Sin is described in the Bible as transgression of the law of God (1 John 3:4) and rebellion against God (Deuteronomy 9:7; Joshua 1:18). Sin had its beginning with Lucifer, probably the most beautiful and powerful of the angels. Not content with his position, he desired to be higher than God, and that was his downfall, the beginning of sin (Isaiah 14:12-15). Renamed Satan, he brought sin to the human race in the Garden of Eden, where he tempted Adam and Eve with the same enticement, “you shall be like God.” Genesis 3 describes Adam and Eve’s rebellion against God and against His command. Since that time, sin has been passed down through all the generations of mankind and we, Adam’s descendants, have inherited sin from him. Romans 5:12 tells us that through Adam sin entered the world, and so death was passed on to all men because “the wages of sin is death” (Romans 6:23).

          Through Adam, the inherent inclination to sin entered the human race, and human beings became sinners by nature. When Adam sinned, his inner nature was transformed by his sin of rebellion, bringing to him spiritual death and depravity which would be passed on to all who came after him. We are sinners not because we sin; rather, we sin because we are sinners. This passed-on depravity is known as inherited sin. Just as we inherit physical characteristics from our parents, we inherit our sinful natures from Adam. King David lamented this condition of fallen human nature in Psalm 51:5: “Surely I was sinful at birth, sinful from the time my mother conceived me.”

          Another type of sin is known as imputed sin. Used in both financial and legal settings, the Greek word translated “imputed” means “to take something that belongs to someone and credit it to another’s account.” Before the Law of Moses was given, sin was not imputed to man, although men were still sinners because of inherited sin. After the Law was given, sins committed in violation of the Law were imputed (accounted) to them (Romans 5:13). Even before transgressions of the law were imputed to men, the ultimate penalty for sin (death) continued to reign (Romans 5:14). All humans, from Adam to Moses, were subject to death, not because of their sinful acts against the Mosaic Law (which they did not have), but because of their own inherited sinful nature. After Moses, humans were subject to death both because of inherited sin from Adam and imputed sin from violating the laws of God.

          God used the principle of imputation to benefit mankind when He imputed the sin of believers to the account of Jesus Christ, who paid the penalty for that sin—death—on the cross. Imputing our sin to Jesus, God treated Him as if He were a sinner, though He was not, and had Him die for the sins of the entire world (1 John 2:2). It is important to understand that sin was imputed to Him, but He did not inherit it from Adam. He bore the penalty for sin, but He never became a sinner. His pure and perfect nature was untouched by sin. He was treated as though He were guilty of all the sins ever committed by the human race, even though He committed none. In exchange, God imputed the righteousness of Christ to believers and credited our accounts with His righteousness, just as He had credited our sins to Christ’s account (2 Corinthians 5:21).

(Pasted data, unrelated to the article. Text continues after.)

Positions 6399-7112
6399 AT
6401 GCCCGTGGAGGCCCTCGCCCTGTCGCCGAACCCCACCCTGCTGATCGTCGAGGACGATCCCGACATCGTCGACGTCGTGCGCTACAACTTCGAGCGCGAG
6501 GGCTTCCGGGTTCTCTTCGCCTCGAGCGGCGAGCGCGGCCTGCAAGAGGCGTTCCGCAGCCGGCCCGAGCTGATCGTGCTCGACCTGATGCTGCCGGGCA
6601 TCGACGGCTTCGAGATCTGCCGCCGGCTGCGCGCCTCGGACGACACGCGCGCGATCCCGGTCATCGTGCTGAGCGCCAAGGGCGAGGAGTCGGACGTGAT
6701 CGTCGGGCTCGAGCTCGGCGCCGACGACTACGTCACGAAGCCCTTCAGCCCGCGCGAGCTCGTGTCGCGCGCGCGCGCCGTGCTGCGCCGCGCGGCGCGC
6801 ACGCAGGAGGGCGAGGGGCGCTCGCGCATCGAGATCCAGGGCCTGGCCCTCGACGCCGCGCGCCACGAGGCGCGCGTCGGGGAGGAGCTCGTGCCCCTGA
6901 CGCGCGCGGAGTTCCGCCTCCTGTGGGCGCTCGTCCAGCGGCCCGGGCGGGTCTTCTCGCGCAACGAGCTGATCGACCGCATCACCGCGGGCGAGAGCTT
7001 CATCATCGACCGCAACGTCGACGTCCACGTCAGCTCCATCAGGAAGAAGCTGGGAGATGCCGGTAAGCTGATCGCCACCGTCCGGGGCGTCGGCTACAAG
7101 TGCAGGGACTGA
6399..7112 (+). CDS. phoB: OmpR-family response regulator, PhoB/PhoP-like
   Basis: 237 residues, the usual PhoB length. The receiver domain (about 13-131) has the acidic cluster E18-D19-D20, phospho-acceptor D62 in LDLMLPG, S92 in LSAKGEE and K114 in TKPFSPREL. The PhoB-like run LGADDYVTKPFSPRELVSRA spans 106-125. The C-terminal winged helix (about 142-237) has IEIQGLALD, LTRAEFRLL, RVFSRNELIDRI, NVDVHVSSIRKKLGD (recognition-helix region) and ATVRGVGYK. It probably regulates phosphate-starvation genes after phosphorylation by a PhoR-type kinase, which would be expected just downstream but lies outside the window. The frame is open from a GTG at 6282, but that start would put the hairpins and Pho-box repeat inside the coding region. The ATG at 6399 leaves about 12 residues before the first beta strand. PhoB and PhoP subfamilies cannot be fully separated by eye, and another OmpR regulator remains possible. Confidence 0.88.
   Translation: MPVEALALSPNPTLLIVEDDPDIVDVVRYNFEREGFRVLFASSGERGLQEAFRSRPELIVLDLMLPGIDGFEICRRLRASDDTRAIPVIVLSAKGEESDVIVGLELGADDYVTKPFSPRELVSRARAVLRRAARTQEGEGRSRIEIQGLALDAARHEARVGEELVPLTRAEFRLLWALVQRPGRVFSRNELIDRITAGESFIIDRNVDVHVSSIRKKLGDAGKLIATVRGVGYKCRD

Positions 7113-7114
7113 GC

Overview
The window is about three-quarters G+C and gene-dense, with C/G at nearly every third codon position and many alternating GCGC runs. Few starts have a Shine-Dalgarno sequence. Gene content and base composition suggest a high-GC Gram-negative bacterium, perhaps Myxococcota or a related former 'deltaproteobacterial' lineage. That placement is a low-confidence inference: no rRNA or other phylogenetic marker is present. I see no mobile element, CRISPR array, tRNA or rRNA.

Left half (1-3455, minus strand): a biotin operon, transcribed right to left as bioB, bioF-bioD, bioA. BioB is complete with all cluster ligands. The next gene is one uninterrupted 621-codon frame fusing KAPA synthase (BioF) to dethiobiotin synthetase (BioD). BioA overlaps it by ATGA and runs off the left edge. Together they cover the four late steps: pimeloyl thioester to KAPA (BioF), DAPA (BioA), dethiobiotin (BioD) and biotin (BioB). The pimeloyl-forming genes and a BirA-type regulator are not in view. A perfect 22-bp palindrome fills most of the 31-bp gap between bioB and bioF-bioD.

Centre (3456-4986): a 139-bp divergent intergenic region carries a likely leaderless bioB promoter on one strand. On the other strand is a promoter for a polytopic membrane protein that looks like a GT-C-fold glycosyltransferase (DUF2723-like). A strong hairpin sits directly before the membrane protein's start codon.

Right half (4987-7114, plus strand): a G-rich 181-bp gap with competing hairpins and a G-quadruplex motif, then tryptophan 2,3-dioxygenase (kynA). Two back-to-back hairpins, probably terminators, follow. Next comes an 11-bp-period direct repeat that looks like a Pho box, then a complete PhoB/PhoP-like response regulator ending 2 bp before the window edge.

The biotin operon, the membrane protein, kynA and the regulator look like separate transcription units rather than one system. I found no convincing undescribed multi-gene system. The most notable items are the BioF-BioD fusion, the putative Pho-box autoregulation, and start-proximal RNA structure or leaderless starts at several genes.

A third type of sin is personal sin, that which is committed every day by every human being. Because we have inherited a sin nature from Adam, we commit individual, personal sins, everything from seemingly innocent untruths to murder. Those who have not placed their faith in Jesus Christ must pay the penalty for these personal sins, as well as inherited and imputed sin. However, believers have been freed from the eternal penalty of sin—hell and spiritual death—but now we also have the power to resist sinning. Now we can choose whether or not to commit personal sins because we have the power to resist sin through the Holy Spirit who dwells within us, sanctifying and convicting us of our sins when we do commit them (Romans 8:9-11). Once we confess our personal sins to God and ask forgiveness for them, we are restored to perfect fellowship and communion with Him. “If we confess our sins, He is faithful and just to forgive us our sins and cleanse us from all unrighteousness” (1 John 1:9).

          We are all three times condemned due to inherited sin, imputed sin, and personal sin. The only just penalty for this sin is death (Romans 6:23), not just physical death but eternal death (Revelation 20:11-15). Thankfully, inherited sin, imputed sin, and personal sin have all been crucified on the cross of Jesus, and now by faith in Jesus Christ as the Savior “we have redemption through His blood, the forgiveness of sins, according to the riches of His grace” (Ephesians 1:7).
          He is no fool who gives what he cannot keep to gain what he cannot lose.

          Jim Elliot